The initial assessment chart prepared by Dr. Cuenco, dated September 24, 1992, does not refer to Dr. Cuenco’s receipt of the writing or its content.  A reference in the assessment chart (“Family History” at p. 3) appears to be an oblique allusion to the writing: “The patient compares [his aunt] to the set-up that exists between an abusive colonial power and an enslaved territory.”

A portion of the writing includes an expansive discussion of what appears to be a fixed delusional system of long-standing duration, coextensive with the diagnosis Delusional (Paranoid) Disorder or consistent with the diagnosis Paranoid Schizophrenia.  The initial assessment chart prepared by Dr. Cuenco, dated September 24, 1992, provides no indication whatsoever that the aforementioned differential diagnoses were considered as rule-outs.  A fixed delusional system of long-standing duration is not consistent wit Bi-polar Disorder, under the psychiatric nomenclature

In a letter dated September 2, 1992 I detailed to Dr. Cuenco my belief that each of the treating psychiatrists (and one of the psychologists) I had consulted during the period January 1990 to October 1991 had surreptitiously provided confidential mental health information to my former employer, an apparently paranoid belief.  The initial assessment chart (at p. 2) acknowledges (with a slight distortion) this belief: “Patient reportedly terminated [psychotherapy] whenever he felt that the therapists were in communication with his employers [sic] or were no longer helpful to him.”

Note that the plural phrase “his employers” used by Dr. Cuenco carries an important diagnostic distinction from the singular phrase “his employer.” By use of the plural Dr. Cuenco transforms a complex and fixed delusional belief system centering on the supposed activities of a single entity [consistent with the diagnosis Delusional (Paranoid) Disorder or Paranoid Schizophrenia] into a diffuse or mood-congruent (i.e., transient) paranoia more consistent with the affective instability characteristic of Bi-Polar Disorder.  (I provided to the Office of U.S. Attorney a copy of the referenced letter to Dr. Cuenco dated September 2, 1992.  See Letter to Office of U.S. Attorney dated September 1, 1995).  The enclosed writing (The Caliban Complex), which Dr. Cuenco acknowledged having read, clearly states my belief that I had been under surveillance by a single entity, the management of the law firm of Akin, Gump, Strauss, Hauer & Feld.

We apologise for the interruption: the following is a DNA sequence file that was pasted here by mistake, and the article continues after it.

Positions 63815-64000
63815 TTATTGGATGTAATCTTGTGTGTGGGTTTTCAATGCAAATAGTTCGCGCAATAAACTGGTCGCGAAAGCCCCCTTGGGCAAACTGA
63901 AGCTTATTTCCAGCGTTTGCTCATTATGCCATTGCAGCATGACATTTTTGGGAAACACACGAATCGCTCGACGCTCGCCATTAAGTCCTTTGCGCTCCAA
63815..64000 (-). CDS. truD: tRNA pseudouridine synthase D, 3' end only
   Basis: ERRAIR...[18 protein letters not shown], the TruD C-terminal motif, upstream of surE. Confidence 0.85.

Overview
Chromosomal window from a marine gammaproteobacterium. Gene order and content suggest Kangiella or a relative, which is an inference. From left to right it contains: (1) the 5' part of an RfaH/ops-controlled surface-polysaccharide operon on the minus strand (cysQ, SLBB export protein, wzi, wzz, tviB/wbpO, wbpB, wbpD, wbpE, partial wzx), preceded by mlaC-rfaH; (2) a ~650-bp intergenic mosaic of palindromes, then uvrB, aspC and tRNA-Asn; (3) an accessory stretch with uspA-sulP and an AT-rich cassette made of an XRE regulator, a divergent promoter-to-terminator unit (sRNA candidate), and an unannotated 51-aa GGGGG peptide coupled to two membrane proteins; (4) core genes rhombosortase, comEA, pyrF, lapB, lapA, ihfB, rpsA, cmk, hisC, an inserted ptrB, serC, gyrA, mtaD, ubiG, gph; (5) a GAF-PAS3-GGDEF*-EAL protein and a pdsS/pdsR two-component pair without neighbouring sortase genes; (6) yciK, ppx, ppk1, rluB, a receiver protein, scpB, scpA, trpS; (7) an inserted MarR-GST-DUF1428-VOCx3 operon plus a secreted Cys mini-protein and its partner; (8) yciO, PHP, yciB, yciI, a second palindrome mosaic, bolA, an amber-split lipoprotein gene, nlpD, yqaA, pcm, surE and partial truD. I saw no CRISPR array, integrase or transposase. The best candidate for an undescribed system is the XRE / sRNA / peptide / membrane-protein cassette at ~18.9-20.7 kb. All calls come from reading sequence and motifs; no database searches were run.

Some time in late September 1992 Dr. Cuenco presented my case before a team of staff psychiatrists, presumably including Daniel Tsao, M.D., at a departmental Case Conference. According to protocol, I did not attend.  Presumably, Dr. Cuenco defended the diagnosis Bi-Polar Disorder to the satisfaction of the staff psychiatrists present at the Case Conference.

Dr. Cuenco retained the writing and subsequently gave the writing to Suzanne M. Pitts, M.D., the resident to whom I was assigned for psychotherapy, which commenced in late October 1992.  Dr. Pitts retained the writing on a shelf in her office.  Some time in about 1993 Dr. Pitts returned the writing to me at my request.


Gary Freedman

NOTE:  The attached writing (in blue binder) is the actual physical entity whose chain of custody is detailed above.  The document has not been altered in any way.


Gary Freedman said...

Notice to Social Security about The Caliban Complex:

Gary Freedman said...

Dimitrios Georgopoulos, M.D. diagnosed paranoid schizophrenia in early 1996:

Gary Freedman said...

At the time I wrote this letter I was not aware that the term "employers" is sometimes used to refer to a single employer.

Gary Freedman said...

Mr. Holder's wife is a medical doctor.